- There are 231 public, public non-listed, and private REITS according to Nareit (But I thought you said 1,100 filed taxes? Indeed. The rest of them are most likely private REITs who are not registered with the SEC).
- Of the 231 total REITs listed on Nareit, 226 are publicly traded.
- According to the FTSE Nareit All REITs benchmark index, there are 219 REITs listed on the American Stock Exchange, NASDAQ, and the New York Stock Exchange.
Are these numbers making your head hurt? More of a visual learner? No worries, let’s put all this into perspective by visualizing the 13 different REIT sub-sectors, across equity and mortgage REITs.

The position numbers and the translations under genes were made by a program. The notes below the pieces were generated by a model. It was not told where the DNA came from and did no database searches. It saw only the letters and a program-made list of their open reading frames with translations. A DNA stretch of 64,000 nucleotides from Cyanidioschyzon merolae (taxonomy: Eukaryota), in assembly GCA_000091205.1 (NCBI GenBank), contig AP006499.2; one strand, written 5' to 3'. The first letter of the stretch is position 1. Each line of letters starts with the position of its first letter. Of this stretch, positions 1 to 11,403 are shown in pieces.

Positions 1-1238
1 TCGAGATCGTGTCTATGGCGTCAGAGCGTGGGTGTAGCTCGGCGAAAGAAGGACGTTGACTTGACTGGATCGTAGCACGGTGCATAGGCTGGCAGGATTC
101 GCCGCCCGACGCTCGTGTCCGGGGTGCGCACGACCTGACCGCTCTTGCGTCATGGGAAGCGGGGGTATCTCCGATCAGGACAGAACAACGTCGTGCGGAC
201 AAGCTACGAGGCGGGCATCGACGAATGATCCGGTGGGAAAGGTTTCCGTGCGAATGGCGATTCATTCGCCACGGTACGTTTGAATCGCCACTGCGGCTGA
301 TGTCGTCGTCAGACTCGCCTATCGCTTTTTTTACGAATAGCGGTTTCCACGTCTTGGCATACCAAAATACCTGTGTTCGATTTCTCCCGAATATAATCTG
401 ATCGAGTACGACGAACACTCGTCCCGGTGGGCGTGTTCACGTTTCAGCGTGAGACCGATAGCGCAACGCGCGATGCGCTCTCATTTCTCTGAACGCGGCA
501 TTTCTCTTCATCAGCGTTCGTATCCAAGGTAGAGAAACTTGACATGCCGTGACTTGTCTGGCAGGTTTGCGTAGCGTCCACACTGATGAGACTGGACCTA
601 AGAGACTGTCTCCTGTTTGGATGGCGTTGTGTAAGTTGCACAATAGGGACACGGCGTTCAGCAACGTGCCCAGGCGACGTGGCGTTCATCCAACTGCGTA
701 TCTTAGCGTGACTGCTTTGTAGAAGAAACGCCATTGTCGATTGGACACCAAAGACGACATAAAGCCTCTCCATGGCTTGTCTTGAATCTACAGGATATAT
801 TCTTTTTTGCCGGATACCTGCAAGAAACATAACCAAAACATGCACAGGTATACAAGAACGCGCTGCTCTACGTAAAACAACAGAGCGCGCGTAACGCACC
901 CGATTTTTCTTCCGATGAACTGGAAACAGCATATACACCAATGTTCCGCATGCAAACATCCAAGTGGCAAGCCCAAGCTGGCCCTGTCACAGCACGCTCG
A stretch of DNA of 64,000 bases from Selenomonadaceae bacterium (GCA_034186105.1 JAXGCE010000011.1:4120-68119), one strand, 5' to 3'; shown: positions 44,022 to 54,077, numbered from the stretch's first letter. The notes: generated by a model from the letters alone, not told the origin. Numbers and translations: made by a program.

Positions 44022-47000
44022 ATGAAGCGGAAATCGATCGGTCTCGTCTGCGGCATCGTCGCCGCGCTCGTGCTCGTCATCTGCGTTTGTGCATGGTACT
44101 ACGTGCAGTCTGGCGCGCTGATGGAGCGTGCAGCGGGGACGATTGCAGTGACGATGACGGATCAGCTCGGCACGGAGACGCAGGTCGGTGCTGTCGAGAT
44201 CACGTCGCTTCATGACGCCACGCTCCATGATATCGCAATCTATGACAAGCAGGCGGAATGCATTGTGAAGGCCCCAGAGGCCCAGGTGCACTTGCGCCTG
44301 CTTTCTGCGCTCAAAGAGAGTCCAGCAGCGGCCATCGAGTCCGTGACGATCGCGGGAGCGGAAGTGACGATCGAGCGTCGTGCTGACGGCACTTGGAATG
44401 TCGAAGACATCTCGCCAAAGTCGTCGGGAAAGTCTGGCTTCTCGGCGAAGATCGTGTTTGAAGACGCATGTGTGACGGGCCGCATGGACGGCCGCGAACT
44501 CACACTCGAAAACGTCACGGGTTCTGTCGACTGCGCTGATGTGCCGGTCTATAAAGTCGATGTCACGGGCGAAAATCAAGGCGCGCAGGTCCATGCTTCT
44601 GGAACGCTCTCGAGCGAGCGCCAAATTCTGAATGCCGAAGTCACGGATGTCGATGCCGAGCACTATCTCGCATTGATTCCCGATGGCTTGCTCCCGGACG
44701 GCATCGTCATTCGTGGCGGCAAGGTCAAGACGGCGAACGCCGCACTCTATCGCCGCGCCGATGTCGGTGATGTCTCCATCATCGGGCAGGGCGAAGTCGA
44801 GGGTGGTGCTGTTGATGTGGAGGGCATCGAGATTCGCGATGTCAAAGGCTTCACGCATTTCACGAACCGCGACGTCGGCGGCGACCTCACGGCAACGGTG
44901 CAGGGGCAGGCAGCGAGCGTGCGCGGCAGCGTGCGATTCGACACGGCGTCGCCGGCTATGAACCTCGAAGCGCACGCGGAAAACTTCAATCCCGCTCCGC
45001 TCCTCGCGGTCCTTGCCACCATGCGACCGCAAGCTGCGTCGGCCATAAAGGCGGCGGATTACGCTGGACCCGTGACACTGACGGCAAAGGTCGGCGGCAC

REIT Sub-sectors overview
|Sub-sector||Publicly Traded||Public, Non-Listed||Private||Total REITs (2021)|
|Lodging / Resorts||18||0||2||20|
Hopefully the above table-format is much easier to digest. But let me save you some more leg work, the numbers above add up to:
- 195 publicly traded REITs (but keep in mind there are some which are not listed on Nareit),
- 20 public, non-listed REITs (these companies are open to all investors, however, they do not list their shares on major indices like the American Stock Exchange and NYSE), and
- finally there are 16 private REITs.
These REIT companies have headquarters across the nation, spanning 33 states as well as D.C. Furthermore, these real estate investment trusts own property throughout all the 50 states!
How big is the REIT market?
What do the assets of all of these REITs across America add up to? Quite a lot actually. REITs own more than 515,000 properties across the USA, and their real estate assets total to $3.5 trillion dollars.